Suggestions for a healthy way of life include:

  1. Reduce your intake of saturated fat (fat derived from animal products).
  2. Increase your intake of whole-grain cereals, fresh fruit, and vegetables.
  3. Eat one to two portions of fish each week, preferably oily fish. According to studies, eating roughly 100g of oily fish each week, such as salmon, lowers the risk of dying from coronary heart disease by 34% and protects against heart disease and stroke.


Nearly half of Victorian adults were classified as overweight or obese in 2009. A increased risk of illnesses like heart disease, stroke, type 2 diabetes, colon cancer, gall bladder disease, and osteoporosis is associated with having an excessive amount of body fat. In addition to high blood pressure and high cholesterol, being overweight is a risk factor.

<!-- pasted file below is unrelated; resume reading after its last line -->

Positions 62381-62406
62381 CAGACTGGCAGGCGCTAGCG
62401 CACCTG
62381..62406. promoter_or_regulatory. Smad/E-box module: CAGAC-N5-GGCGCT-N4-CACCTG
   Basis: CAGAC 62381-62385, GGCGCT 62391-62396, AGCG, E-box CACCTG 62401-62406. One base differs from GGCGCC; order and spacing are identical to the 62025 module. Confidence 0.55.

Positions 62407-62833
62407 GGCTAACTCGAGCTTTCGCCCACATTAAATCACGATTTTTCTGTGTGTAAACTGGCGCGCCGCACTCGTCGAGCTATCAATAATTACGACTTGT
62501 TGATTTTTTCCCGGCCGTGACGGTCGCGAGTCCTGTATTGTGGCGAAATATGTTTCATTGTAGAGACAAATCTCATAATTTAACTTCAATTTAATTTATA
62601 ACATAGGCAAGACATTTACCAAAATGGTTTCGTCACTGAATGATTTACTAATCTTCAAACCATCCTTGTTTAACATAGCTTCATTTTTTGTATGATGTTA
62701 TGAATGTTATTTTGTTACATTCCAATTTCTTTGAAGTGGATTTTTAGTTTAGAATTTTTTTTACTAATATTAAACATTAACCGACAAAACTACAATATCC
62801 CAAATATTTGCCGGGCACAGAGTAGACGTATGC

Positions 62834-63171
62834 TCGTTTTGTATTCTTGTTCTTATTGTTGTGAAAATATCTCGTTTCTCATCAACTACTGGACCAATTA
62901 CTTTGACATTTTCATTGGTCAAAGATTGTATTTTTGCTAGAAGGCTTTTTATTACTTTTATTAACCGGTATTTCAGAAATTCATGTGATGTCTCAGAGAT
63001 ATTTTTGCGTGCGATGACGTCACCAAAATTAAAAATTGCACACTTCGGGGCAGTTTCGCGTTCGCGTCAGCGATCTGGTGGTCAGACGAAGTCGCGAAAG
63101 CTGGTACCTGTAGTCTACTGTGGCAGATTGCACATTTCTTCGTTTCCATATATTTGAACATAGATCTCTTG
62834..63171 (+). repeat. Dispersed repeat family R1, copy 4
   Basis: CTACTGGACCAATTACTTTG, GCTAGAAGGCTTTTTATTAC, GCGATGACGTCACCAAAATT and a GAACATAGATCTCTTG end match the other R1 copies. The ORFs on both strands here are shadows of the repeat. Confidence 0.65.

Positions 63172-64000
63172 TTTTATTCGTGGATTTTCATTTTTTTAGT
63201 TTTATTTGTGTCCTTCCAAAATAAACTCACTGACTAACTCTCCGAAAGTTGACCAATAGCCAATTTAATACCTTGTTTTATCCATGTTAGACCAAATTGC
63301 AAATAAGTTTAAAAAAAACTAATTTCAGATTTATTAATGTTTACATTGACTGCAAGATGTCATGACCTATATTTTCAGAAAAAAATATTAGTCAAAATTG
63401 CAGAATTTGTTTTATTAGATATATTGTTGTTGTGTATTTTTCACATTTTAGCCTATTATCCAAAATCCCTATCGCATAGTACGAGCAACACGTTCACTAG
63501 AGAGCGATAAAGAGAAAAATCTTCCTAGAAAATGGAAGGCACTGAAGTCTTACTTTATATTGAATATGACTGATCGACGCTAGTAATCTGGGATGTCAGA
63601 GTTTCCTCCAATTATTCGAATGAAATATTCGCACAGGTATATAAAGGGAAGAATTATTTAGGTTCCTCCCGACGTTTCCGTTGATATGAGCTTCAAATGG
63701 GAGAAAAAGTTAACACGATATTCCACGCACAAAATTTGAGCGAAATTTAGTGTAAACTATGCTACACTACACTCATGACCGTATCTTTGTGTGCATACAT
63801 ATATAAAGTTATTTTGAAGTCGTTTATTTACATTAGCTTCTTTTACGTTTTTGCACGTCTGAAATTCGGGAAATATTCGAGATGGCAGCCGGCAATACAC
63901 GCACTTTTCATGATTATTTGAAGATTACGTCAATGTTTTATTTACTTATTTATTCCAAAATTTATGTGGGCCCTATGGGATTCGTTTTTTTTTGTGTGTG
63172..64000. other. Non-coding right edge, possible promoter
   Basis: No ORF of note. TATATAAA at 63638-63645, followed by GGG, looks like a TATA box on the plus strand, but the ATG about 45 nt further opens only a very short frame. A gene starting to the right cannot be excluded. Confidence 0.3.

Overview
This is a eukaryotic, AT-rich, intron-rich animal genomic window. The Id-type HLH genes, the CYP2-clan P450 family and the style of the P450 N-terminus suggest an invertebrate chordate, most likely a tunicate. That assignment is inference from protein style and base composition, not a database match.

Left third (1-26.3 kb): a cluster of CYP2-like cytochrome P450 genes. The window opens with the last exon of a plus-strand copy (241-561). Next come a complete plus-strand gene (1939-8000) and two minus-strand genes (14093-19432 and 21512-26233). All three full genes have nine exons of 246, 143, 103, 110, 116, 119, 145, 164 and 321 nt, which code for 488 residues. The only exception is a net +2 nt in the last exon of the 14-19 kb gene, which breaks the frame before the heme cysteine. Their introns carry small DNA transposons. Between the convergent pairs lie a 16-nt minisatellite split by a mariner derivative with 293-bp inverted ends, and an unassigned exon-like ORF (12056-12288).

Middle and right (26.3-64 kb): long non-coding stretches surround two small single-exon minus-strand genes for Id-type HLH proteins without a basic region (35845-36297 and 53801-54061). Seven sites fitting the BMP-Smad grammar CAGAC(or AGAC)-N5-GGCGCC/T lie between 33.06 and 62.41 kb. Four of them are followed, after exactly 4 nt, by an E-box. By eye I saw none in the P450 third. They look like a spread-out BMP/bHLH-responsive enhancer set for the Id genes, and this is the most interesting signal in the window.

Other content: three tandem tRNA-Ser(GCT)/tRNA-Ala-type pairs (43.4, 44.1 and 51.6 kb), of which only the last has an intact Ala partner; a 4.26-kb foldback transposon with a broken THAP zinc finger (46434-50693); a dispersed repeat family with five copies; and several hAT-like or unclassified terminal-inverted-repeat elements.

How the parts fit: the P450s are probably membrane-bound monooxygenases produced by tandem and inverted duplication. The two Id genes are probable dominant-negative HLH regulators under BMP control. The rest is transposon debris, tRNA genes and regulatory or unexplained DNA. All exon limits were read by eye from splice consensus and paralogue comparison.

Tips for a healthy way of life include:

  1. Make smart meal choices and exercise frequently to lose weight.
  2. Because crash diets don't work and may actually cause you to gain weight over time, develop a plan to reduce weight gradually.
  3. If losing weight proves challenging, seek expert guidance from your physician or dietician.

Excessive alcoholic beverage use

Long-term excessive drinking raises the risk of liver, mouth, pharynx, and oesophageal cancers. Things get worse if you smoke and drink too much. The effects of alcohol on the upper digestive system and respiratory tract that cause cancer are exacerbated by tobacco use. A higher incidence of aggression and unintentional injuries are both associated with alcohol use.

Suggestions for a healthy way of life include: